"Whoa! Is that the Iron Man car?"
I help teach young kids how to run, and when I pulled up to practice during the test week in the 2010 Audi R8
, that was the first question they asked. Even at their tender age they knew this car was something special.
And they didn't even know anything about the 525-horsepower, V-10 engine under the hood ... or in the trunk as the case may be.
I don't even know where to begin with this review other than to echo my young friends: Whoa!??Everything about the test car was something to love. From the shiny Brilliant Red paint to the optional Carbon Fiber Sigma exterior package ($8,100) to the sublime 6-speed manual transmission that was the key to heart-thumping joy.
I couldn't drive this car enough. So, I took my sister to and from work every day. And I met some friends for lunch out in the suburbs. And then I took a road trip from Chicago to Indianapolis.
And I could have kept on going.
Except for the whole I-had-to-fill-up-the-tank-3-times thing.
Then again, people who are going to spend $170K on a car, probably don't really care that there is a $3,000 gas-guzzler tax or that city/highway fuel economy is 12/20 mpg.
So, back to the car.
In addition to the suave and swoopy exterior lines and the gorgeous glass rear window exposing 10 cylinders of happiness, the extra carbon fiber optional inserts (totaling $15,350) added finesse to the overall good looks of the eye-catching R8
. A particular exterior favorite of mine were the mean, squinty headlights with the individual LED bulbs surrounding the larger lamp.
A serious downer, however, comes in those states like Illinois that require you to have a front license plate. Adding that cheap tin rectangle mars the entire front lines of the car. Thus, I think exceptions to the law should be made for the R8
. Failing that, if I had the money to buy the car, I think I'd just incur the fine if anyone could catch me to ticket me.
Dropping into the driver's seat is another joy waiting to happen-even before turning the key in the ignition. The cockpit is a visual delight with a flat-bottomed steering wheel and metal casing surrounding the 6-speed manual transmission. I loved the looks of the ridged metal on the gear shift, but if you ever happen to leave the R8
parked in the sun: OUCH!
The interior optional carbon fiber inserts add to the overall cockpit feel of the cabin, and in fact, they surround the driver's seat, isolating and encapsulating. All gauges and controls are within immediate and easy reach, and it's almost as though you merely have to think about adjusting something for it to happen.
The heavily bolstered seats ensconce you immediately, and though I was too thin to be surrounded by them, they provided me nice support during the long drive to and from Indy.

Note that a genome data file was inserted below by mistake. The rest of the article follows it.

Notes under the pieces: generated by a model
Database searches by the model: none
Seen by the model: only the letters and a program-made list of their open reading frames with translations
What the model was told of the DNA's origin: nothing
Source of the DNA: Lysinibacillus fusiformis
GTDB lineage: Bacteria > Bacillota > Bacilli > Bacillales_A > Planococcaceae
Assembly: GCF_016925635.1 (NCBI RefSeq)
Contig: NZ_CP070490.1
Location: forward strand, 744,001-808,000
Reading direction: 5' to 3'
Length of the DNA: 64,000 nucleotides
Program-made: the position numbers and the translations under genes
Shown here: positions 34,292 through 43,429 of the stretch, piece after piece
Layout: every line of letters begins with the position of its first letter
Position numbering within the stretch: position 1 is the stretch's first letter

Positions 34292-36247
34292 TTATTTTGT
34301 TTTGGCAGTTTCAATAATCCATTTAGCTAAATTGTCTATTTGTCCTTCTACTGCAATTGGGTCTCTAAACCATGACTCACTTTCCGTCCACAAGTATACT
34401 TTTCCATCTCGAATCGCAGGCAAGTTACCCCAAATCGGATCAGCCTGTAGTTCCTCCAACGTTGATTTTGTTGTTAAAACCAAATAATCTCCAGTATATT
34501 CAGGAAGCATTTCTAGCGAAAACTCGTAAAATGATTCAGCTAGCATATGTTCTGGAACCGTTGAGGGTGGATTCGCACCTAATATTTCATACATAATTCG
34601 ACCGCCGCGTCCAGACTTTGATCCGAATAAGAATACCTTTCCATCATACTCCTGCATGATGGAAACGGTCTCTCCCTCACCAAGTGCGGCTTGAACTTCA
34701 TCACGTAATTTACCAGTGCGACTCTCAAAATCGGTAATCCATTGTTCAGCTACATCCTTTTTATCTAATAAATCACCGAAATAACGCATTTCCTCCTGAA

OK, I'm going to digress into a girly moment and my only minor complaint that probably doesn't really matter in the grand scheme of things. Most of the time I drove this car, I was wearing running shoes or flat-soled sandals. But the one day I wore 3-inch heels, I had a small problem. I needed to move the seat back to accommodate the extra length and comfortably reach the gas and brake pedals. But in moving the seat back, I could no longer push the clutch all the way in.
That's it. The shoes came off, and I went back to driving in blissful glee.
The raw power included with the 5.2-liter FSI V-10 engine is both awesome and elegant. It has nice road manners in traffic, but it's also ready to roar-and leave-the world in the dust-with the slightest touch of the gas pedal.
When I say that driving this car was instant happiness, I'm not kidding. It was actually a kind of reflex action. It went something like this: Enter winding on ramp, hit the gas, hear the finely tuned exhaust note, zoom past every other car on the road. And insert instantaneous smile. Every time.
The steering was incredibly responsive with the slightest turn of the wheel creating lane changes and turns. And a little pressure to the gas pedal went a long, long way. Plus the quattro all-wheel drive system combined with the Audi
magnetic ride adaptive damping system had this car sticking to the road like glue on even the most curvaceous roads.
While the R8
was phenomenal on open roads (thank goodness for a 70 mph speed limit on I-65 in Indiana that allowed me to fudge a little with the speeding), you will feel every bump in the road. But I'd take that any day for a little slice of heaven.
The test car with the V-10 engine had a base price of $146,000 and it had pretty much everything you could possibly want in a car, including heated seats, automatic climate control, navigation, Sirius Satellite Radio, Bluetooth hands-free phone connectivity and 19-inch wheels.
In addition to all the optional carbon fiber, the test car added the enhanced leather package ($3,500) and black Alcantara headliner ($1,300).
I don't know what else to say other than this is far and away one of the coolest cars I've ever tested. I would say "I'll take two," but I'd have to sell my condo just to get one. Then again, I am small. I could live in an R8